The best books for guiding your child through grief

Who am I?

In the past ten years, I have had to guide my young children through two unexpected and tragic deaths of loved ones. Both times, I was struggling with my own grief and wasn’t sure what my kids understood or didn’t. I made a lot of mistakes (as my son’s therapist can attest) but through it all, I learned a great deal about how much children notice, how deeply they feel a loss, and how to tend to our own grief and our children’s. From that pain, I wrote You’ll Find Me, and since then, have been able to use that book as a jumping-off point to discuss grief with others.


I wrote...

Book cover of You'll Find Me

What is my book about?

Loss becomes remembrance in this book that offers tender ways to pay tribute to, and meaningfully incorporate, a loved one’s lost presence into present and future life experiences. Be it departed friends, family, pets, and more, memories can carry us beyond the precious moments we have together to keep the ones we loved before in mind forever.

Throughout the book the omnipresent narrator encourages thoughtful reflection on the empty spaces left by the loss. The gentle scenes portrayed inspire recovery from sadness and honor those who are absent. This lyrical heartful story provides consent and gently encourages readers to move to a place of peace and acceptance despite the absence.

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The books I picked & why

Book cover of Something Very Sad Happened: A Toddler's Guide to Understanding Death

Amanda Rawson Hill Why did I love this book?

About 9 months after my 3-year-old son sat in the room with us as his uncle quietly passed away, he began having panic attacks about dying. When I took him to a therapist, I realized that I’d done just about everything wrong in how I handled this loss with him. The therapist gave me this book.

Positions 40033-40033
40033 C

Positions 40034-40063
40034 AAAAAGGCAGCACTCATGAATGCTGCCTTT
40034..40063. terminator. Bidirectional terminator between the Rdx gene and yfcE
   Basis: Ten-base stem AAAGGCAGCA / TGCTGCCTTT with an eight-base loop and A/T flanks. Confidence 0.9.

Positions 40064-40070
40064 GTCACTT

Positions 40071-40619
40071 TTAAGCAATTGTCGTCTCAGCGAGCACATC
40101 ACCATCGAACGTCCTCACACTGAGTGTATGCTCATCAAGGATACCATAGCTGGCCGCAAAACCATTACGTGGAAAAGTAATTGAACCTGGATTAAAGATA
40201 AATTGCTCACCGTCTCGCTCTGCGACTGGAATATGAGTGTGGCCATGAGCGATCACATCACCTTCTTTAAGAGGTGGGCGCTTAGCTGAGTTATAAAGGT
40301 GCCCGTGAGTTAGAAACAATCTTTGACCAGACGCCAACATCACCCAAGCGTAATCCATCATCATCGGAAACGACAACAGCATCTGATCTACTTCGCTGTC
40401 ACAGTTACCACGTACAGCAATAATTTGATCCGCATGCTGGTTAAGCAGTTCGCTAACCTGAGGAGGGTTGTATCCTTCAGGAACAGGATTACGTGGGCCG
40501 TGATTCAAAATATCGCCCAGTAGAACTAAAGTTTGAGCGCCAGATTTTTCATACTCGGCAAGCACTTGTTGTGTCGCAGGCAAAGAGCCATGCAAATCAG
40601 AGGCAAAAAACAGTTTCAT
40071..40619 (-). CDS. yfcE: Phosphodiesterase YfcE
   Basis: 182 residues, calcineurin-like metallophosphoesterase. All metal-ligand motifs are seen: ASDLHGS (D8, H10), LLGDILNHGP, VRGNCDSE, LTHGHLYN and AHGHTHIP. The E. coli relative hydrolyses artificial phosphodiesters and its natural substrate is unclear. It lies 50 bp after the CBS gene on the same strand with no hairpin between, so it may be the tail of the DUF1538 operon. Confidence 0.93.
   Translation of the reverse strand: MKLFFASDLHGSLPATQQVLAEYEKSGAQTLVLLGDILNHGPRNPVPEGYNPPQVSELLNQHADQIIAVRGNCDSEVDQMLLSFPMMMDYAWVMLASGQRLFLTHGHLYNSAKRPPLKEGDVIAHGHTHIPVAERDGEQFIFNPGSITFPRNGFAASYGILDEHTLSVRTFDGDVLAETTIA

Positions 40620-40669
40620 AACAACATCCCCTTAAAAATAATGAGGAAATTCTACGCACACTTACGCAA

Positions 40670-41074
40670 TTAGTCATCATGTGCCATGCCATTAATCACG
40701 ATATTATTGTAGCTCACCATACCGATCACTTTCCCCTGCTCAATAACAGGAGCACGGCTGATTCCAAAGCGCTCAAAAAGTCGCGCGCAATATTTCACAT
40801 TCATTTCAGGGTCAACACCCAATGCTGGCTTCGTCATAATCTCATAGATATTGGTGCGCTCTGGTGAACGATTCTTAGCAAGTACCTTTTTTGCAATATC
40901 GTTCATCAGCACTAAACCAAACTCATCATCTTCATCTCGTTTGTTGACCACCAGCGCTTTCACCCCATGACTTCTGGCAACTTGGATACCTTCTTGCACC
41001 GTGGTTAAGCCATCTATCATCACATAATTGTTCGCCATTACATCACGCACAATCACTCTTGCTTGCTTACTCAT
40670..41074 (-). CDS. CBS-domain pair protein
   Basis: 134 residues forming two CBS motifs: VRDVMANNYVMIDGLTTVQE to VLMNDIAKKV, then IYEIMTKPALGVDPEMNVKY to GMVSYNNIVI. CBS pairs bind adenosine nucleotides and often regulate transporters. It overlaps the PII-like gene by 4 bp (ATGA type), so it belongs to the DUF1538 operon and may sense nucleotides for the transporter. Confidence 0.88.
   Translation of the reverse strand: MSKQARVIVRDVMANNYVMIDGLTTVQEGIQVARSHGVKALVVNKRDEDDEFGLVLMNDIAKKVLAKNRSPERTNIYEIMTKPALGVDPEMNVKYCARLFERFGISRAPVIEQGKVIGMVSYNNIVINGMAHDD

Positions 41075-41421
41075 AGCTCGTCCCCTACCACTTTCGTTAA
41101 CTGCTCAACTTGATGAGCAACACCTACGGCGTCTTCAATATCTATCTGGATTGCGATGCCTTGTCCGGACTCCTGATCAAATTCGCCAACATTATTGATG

The text is simple and focuses on what is important to the child, including what they are seeing in the people around them. Grief is scary to experience, and when you don’t quite understand what’s happening, it’s terrifying to watch your caretakers experience it. This book helps process all of that. I recommend inserting the name of the relative that died into all the places where the text mentions “grandma.”

By Bonnie Zucker, Kim Fleming (illustrator),

Why should I read it?

1 author picked Something Very Sad Happened as one of their favorite books, and they share why you should read it.

What is this book about?

When a loved one dies, it can be hard to know how to explain it to a young child, particularly if you are grieving the loss yourself.

Sensitively written and gently illustrated, Something Very Sad Happened explains death in developmentally appropriate terms for two-and three-year-old childern. It reassures the child that it is okay to feel sad, and that love never dies.

Includes a Note to Parents and Caregivers with more information about how to talk about death, answer your child's questions, and maintain your connection throughout the grieving process.

Ages 2-3


Book cover of Death Is Stupid

Amanda Rawson Hill Why did I love this book?